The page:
If ever you wondered how important institutions were for changing the climate of ideas, the Chronicle of Higher Education released a cover article today, “How Conservatives Captured the Law,” that should settle the question. Written by Michael Avery and Danielle McLaughlin – she a Boston attorney, he a Suffolk University law professor and former president of the far left National Lawyers Guild, whom I’ve debated more than once – it’s a surprisingly dispassionate chronicle of the growth and influence of the Federalist Society over the past 30 years.
Cato, our outreach, and our Supreme Court Review come in for mention early on. And the Legal Studies Institute of The Fund for American Studies, in which I co-teach, gets credit at the outset. But the main focus is understandably on the Federalist Society. Reflecting on its origins at the society’s 25th anniversary gala, Justice Antonin Scalia remarked, “We thought we were just planting a wildflower among the weeds of academic liberalism, and it turned out to be an oak.” It did indeed, with a membership today of more than 50,000 lawyers and law students, lawyer chapters in 75 cities, and student chapters in every accredited law school in the country, the society last year held nearly 2,000 events, including many involving Cato people.
The authors’ dispassionate account notwithstanding, it takes little imagination to see where they stand:
The Federalist Society's membership includes many brilliant and sincere theorists who raise important and interesting issues. On the other hand, the society's critics say, its overall impact is reactionary. By glorifying private property, demonizing government intervention (particularly at the federal level), insisting that originalism is the only legitimate method of constitutional interpretation, embracing American exceptionalism as a reason to remain apart from global governance, and pushing related policies, these critics say, the society advocates a form of social Darwinism that has been discredited by mainstream American legal thought since the 1930s.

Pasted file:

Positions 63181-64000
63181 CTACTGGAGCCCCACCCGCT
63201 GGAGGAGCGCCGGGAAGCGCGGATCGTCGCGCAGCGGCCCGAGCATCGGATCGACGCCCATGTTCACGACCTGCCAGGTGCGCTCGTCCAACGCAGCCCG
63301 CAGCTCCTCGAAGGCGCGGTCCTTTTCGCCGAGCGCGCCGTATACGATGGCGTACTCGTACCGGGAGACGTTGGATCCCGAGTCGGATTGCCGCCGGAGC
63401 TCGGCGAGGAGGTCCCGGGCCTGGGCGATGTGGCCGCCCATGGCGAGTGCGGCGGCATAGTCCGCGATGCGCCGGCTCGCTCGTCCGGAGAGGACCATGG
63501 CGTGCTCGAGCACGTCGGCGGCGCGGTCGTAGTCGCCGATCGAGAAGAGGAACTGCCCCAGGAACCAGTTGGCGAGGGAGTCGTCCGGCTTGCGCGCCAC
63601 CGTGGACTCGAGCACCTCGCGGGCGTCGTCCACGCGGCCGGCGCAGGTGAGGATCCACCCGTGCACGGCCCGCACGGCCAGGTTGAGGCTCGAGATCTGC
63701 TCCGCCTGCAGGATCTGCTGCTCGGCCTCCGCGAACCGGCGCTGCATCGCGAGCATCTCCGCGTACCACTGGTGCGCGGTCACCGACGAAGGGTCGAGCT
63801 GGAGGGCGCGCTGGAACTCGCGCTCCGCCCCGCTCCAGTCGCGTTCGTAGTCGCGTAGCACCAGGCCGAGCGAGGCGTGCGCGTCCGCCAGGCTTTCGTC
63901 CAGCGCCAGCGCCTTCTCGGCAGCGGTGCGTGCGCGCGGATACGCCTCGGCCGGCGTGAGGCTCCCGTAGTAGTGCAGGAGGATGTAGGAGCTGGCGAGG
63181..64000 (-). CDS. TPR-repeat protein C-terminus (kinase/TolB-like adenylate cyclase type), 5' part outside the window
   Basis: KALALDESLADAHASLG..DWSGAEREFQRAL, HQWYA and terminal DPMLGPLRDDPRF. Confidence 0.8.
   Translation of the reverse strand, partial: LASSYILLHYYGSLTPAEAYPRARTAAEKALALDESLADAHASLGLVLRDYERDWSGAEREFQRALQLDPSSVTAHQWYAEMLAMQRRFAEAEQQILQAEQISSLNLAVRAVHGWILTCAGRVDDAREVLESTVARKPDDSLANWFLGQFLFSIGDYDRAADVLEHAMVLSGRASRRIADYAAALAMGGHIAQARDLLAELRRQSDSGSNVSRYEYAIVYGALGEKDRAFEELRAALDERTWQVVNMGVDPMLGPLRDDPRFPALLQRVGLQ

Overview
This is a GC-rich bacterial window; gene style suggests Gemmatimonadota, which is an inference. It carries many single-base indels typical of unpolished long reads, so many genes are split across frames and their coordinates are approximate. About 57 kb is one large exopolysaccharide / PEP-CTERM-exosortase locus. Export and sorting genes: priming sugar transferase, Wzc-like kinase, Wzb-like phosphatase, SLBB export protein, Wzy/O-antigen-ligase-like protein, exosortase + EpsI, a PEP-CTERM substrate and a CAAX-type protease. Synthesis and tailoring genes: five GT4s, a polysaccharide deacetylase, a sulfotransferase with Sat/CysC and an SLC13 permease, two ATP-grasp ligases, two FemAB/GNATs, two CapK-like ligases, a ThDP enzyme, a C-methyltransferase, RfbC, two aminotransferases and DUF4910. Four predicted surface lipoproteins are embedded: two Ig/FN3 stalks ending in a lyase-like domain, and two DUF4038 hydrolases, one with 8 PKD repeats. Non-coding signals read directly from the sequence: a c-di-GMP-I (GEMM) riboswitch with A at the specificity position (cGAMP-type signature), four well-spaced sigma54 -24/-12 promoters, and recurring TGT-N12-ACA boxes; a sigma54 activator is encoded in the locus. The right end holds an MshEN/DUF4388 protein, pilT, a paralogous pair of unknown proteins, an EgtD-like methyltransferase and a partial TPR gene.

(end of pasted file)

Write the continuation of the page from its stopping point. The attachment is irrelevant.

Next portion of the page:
Social Darwinism? That must be how Progressives see the eclectic group that speaks and debates through the Federalist Society’s auspices, because without so much as a beat in between, the authors continue:
Membership includes economic conservatives, social conservatives, Christian conservatives, and libertarians, many of whom disagree with one another on significant issues, but who cooperate in advancing a broad conservative agenda. They generally support individual rights and a free market, and prefer states' rights to action by the federal government.
We do indeed, discrediting the “Darwinism” – the Hobbesian war of all against all – that is the product today of the jurisprudence of the 1930s. And in that cooperation there is a lesson. To be sure, we don’t always agree. But we agree on enough to be able to work together to get something done. Read the whole piece to see how much has been done.